• When writing or generating bundles make sure one consistent set of statically linked modules is contained in each bundle file. Dynamic links to other modules or bundles must be made via require.async() or require.sandbox() respectively. The hierarchy of how your application nests these dynamic links will determine which modules must be included in subsequently loaded bundles to avoid sending the same modules twice.
    • A module can only be memoized once for each Canonical Identifier (comprising of SandboxIdentifier/PackageIdentifier/ModuleIdentifier). When placing modules into bundles make sure bundle filenames do not overlap with module filenames (and the reverse) as these have the potential to conflict (modules and bundles share the same logical file hierarchy). The idea is that a set of statically linked modules can always be combined into one file which is placed into the file that first requires the dependencies and represents the entry point into the bundle.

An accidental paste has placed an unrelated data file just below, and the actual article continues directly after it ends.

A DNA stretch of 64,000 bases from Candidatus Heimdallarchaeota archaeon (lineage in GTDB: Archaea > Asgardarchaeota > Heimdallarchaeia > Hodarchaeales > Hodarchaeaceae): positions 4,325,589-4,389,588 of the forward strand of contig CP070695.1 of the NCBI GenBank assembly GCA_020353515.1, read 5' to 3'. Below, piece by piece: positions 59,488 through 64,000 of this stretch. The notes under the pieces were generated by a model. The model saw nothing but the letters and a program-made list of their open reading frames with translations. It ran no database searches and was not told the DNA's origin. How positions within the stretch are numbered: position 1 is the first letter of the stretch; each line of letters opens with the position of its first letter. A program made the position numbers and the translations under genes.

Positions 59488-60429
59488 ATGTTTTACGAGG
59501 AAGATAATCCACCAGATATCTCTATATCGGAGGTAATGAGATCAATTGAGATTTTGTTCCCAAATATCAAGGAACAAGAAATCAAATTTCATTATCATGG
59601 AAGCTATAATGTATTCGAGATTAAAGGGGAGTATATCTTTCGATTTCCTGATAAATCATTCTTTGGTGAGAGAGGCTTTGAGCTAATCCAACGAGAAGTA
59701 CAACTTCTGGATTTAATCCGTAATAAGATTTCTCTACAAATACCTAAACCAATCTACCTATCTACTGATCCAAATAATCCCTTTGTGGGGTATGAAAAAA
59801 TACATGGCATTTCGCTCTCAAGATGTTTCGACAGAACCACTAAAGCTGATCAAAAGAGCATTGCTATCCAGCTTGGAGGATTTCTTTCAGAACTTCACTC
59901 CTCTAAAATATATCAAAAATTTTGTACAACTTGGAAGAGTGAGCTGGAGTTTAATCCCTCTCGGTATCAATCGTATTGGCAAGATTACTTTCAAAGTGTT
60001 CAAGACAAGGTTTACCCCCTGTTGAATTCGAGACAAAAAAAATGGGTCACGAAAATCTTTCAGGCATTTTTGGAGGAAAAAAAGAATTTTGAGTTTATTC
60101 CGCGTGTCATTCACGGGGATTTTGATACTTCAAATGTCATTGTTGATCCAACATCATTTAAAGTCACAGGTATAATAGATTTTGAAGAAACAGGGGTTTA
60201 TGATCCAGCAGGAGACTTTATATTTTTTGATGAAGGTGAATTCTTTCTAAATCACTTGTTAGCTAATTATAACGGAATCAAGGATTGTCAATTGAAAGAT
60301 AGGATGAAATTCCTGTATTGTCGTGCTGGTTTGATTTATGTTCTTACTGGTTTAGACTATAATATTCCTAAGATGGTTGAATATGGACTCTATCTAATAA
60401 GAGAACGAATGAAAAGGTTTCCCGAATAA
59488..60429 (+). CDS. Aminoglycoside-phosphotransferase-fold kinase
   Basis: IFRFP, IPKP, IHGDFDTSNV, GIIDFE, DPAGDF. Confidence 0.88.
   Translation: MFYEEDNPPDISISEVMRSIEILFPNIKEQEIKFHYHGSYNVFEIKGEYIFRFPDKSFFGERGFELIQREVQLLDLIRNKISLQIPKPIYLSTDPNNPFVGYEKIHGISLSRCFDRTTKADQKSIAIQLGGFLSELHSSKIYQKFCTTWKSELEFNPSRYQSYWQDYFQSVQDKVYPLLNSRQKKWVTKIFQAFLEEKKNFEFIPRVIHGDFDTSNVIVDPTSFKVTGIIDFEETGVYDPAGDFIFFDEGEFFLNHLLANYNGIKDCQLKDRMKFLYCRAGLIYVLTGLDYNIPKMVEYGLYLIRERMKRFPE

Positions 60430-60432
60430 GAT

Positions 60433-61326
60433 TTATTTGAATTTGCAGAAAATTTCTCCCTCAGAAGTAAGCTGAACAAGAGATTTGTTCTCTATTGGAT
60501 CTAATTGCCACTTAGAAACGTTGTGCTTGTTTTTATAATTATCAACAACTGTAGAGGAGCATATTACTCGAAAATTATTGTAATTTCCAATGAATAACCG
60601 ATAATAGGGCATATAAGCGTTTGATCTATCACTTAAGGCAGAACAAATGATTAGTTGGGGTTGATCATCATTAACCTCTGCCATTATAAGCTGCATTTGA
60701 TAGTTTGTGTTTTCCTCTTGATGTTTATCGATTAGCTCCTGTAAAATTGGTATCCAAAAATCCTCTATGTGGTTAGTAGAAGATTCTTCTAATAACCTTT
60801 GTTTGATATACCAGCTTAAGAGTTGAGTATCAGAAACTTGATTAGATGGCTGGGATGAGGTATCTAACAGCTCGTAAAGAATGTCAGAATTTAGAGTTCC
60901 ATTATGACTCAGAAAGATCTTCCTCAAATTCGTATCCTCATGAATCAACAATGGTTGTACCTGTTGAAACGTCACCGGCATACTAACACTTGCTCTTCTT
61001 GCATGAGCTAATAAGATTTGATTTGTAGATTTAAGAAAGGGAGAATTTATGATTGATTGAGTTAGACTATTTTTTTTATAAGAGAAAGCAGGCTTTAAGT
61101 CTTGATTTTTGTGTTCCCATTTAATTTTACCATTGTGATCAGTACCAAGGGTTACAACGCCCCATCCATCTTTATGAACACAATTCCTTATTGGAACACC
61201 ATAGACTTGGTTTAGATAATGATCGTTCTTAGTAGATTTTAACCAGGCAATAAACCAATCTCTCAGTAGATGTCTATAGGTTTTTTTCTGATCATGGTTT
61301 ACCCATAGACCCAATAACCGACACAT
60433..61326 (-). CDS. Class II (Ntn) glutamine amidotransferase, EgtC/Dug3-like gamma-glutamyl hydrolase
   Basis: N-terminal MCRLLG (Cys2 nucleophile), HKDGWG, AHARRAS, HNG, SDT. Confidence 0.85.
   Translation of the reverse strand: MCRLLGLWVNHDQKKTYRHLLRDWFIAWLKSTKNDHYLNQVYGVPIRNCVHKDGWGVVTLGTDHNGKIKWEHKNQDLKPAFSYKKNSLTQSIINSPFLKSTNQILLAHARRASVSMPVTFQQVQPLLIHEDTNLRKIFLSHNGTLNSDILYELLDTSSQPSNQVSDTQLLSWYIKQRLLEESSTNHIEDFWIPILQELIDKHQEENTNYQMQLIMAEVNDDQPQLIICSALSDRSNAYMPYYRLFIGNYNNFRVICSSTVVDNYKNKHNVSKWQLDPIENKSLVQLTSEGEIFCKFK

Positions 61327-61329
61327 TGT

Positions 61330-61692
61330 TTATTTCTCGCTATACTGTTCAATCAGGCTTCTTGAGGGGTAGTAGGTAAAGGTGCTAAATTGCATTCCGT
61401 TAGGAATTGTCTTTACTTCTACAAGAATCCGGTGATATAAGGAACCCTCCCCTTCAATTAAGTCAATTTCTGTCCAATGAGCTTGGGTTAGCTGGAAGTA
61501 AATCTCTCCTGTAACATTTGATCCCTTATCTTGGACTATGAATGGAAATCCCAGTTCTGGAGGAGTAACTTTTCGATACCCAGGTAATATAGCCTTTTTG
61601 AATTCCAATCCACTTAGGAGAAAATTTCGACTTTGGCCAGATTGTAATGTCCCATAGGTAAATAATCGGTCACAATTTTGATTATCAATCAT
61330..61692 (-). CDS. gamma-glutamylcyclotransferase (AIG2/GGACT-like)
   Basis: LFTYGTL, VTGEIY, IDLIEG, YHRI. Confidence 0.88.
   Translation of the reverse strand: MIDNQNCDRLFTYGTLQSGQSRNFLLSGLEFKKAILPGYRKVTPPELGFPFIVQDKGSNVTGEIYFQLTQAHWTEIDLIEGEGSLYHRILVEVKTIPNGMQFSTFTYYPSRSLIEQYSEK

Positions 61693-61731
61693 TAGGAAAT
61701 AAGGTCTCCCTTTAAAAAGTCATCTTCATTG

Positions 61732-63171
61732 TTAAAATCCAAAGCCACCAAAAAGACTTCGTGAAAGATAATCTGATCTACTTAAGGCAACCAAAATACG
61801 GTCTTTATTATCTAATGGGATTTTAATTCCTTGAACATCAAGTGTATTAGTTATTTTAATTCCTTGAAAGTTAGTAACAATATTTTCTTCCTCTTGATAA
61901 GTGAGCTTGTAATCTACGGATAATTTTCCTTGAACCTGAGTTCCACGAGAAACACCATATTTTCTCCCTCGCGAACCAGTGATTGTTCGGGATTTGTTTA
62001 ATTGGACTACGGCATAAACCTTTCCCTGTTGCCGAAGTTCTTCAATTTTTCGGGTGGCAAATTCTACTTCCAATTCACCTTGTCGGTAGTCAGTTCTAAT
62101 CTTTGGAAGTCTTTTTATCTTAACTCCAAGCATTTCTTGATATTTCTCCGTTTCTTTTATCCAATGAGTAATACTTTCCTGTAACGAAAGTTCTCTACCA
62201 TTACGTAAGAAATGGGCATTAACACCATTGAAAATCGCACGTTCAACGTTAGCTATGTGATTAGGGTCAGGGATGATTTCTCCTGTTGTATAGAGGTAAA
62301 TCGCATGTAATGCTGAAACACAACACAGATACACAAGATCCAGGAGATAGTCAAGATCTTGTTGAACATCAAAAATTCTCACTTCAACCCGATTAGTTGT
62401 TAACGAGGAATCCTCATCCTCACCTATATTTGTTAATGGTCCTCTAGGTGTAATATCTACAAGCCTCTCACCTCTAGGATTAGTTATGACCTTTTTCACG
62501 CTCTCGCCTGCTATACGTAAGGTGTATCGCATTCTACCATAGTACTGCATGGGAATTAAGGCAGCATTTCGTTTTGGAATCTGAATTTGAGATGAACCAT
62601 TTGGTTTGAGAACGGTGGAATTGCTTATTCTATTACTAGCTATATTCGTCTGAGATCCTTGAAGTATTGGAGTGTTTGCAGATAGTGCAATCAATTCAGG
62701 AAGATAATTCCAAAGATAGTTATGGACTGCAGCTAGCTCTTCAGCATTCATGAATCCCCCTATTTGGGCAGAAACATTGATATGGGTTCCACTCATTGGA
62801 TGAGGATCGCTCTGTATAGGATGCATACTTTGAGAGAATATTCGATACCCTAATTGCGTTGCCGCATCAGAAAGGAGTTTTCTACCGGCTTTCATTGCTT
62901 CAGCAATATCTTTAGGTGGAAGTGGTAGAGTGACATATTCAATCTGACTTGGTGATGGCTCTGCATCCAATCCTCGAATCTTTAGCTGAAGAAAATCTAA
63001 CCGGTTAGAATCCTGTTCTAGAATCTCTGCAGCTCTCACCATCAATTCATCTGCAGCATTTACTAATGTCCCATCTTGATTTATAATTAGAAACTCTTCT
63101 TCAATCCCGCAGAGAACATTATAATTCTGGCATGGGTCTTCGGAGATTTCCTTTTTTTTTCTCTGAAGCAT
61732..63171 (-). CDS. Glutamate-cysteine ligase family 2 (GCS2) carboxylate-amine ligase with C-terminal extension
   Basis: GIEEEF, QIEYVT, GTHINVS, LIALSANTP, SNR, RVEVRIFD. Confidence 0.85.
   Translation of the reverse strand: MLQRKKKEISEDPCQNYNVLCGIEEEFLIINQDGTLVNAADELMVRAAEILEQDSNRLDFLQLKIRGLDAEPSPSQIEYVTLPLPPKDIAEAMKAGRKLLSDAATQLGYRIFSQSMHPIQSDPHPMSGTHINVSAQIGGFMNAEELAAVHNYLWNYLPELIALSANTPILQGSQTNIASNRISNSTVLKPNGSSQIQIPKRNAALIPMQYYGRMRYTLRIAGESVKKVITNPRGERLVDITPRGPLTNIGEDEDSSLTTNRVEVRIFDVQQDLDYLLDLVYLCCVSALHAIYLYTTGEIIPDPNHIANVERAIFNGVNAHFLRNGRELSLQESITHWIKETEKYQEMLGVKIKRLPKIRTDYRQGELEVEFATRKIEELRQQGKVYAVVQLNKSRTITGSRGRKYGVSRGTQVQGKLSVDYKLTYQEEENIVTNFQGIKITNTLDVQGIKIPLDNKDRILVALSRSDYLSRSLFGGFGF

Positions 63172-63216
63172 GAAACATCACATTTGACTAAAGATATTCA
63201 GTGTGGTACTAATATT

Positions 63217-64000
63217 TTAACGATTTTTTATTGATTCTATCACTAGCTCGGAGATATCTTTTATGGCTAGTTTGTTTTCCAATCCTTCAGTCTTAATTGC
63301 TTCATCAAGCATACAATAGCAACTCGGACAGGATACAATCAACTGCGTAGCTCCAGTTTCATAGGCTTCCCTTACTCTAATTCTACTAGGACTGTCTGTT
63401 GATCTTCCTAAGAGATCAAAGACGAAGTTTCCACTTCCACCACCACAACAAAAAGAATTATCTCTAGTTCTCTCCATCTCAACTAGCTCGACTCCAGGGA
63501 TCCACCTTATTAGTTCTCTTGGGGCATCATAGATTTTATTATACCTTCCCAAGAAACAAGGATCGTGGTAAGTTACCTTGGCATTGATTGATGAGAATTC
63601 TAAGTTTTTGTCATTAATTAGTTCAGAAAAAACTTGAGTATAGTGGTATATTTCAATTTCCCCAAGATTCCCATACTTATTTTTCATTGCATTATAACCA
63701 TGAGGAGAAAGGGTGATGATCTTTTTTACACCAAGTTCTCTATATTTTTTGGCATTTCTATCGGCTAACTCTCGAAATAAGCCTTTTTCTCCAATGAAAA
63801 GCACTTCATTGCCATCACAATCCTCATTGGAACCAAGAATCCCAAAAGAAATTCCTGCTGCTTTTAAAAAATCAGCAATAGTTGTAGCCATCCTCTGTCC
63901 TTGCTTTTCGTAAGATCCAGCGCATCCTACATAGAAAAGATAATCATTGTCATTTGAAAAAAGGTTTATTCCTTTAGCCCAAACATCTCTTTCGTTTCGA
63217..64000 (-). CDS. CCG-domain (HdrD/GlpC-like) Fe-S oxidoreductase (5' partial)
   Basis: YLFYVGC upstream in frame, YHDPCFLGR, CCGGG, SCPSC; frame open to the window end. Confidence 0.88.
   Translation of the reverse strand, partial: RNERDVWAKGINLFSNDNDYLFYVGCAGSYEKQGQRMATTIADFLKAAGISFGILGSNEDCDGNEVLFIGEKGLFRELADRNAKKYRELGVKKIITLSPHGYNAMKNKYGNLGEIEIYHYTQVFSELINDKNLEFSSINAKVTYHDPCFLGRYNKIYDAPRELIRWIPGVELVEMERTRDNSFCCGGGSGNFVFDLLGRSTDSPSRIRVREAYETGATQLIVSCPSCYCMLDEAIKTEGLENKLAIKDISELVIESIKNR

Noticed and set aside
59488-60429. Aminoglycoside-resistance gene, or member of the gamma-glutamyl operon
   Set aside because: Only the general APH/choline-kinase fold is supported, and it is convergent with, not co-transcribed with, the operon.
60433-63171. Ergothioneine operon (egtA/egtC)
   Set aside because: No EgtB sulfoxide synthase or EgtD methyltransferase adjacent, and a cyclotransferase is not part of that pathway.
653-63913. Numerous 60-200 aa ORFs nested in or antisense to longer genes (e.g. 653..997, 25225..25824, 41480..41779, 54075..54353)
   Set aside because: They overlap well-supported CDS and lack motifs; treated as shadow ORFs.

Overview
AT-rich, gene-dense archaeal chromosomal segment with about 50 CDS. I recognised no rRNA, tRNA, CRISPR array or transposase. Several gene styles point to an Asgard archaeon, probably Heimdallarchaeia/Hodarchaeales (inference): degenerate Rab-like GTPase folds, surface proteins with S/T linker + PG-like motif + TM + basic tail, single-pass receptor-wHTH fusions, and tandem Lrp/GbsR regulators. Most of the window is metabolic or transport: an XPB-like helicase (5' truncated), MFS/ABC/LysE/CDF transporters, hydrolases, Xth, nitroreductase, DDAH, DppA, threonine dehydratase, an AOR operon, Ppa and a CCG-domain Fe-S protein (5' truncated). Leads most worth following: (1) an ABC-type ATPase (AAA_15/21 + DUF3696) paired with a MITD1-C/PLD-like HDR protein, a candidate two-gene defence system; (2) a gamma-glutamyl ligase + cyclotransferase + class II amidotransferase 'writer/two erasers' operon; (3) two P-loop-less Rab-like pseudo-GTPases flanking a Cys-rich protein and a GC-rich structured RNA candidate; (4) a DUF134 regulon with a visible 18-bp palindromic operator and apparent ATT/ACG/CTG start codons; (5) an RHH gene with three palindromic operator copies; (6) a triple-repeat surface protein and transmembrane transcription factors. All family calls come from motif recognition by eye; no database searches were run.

Why does the loader not support feature X?

    This loader is pretty much complete in terms of what needs to be implemented at the core loader level. Convenience features can be loaded along with the application by augmenting a sandbox.

    Why does the loader not support AMD-style Loader Plugins?

    Because loader plugins that are invoked by modifying the string literal passed to require() are not necessary and combine two concepts that should really be separate and implemented differently. For more information see this discussion.

    The AMD-style Loader Plugins can be replaced by: